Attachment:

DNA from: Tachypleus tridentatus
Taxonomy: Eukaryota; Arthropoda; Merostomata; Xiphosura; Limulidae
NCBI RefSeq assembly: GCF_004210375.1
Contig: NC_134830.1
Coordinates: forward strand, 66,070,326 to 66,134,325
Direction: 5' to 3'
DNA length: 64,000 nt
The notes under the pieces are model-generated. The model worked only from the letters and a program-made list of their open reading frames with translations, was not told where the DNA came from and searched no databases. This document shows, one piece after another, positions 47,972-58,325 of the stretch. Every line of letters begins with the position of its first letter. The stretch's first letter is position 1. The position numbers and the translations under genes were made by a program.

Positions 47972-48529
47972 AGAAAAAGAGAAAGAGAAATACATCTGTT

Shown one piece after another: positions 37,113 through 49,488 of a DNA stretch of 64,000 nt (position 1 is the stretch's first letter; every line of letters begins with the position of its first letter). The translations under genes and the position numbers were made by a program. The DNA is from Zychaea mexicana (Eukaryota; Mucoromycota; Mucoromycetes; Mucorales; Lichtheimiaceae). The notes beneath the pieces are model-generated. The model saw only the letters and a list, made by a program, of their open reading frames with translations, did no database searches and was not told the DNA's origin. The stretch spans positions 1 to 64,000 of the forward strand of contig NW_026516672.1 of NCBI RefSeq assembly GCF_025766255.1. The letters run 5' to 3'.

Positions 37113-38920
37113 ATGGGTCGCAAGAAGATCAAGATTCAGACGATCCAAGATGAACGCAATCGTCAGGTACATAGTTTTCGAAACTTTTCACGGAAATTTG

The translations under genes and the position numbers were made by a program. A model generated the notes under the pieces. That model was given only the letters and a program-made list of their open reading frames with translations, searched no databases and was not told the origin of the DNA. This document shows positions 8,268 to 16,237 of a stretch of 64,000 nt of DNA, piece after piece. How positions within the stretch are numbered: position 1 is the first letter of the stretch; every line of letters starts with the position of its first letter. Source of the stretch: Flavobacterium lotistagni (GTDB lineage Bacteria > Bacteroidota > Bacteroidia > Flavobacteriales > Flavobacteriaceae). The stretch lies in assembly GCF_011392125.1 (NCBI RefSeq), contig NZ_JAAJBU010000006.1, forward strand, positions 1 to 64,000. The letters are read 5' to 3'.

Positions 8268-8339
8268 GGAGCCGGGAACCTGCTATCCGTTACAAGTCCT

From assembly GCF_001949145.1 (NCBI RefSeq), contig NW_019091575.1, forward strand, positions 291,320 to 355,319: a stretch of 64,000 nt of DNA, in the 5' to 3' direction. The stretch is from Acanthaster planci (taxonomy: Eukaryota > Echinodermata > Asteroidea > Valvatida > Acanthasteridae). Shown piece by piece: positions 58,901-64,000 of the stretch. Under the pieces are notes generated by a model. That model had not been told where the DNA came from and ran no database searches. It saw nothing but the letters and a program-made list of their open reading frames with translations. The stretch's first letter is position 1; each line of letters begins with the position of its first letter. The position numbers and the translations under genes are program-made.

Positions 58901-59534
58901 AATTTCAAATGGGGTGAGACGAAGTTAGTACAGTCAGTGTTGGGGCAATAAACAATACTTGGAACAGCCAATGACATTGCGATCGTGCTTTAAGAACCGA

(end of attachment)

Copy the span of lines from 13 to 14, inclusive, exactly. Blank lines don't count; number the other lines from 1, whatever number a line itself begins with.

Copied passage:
37113 ATGGGTCGCAAGAAGATCAAGATTCAGACGATCCAAGATGAACGCAATCGTCAGGTACATAGTTTTCGAAACTTTTCACGGAAATTTG

The translations under genes and the position numbers were made by a program. A model generated the notes under the pieces. That model was given only the letters and a program-made list of their open reading frames with translations, searched no databases and was not told the origin of the DNA. This document shows positions 8,268 to 16,237 of a stretch of 64,000 nt of DNA, piece after piece. How positions within the stretch are numbered: position 1 is the first letter of the stretch; every line of letters starts with the position of its first letter. Source of the stretch: Flavobacterium lotistagni (GTDB lineage Bacteria > Bacteroidota > Bacteroidia > Flavobacteriales > Flavobacteriaceae). The stretch lies in assembly GCF_011392125.1 (NCBI RefSeq), contig NZ_JAAJBU010000006.1, forward strand, positions 1 to 64,000. The letters are read 5' to 3'.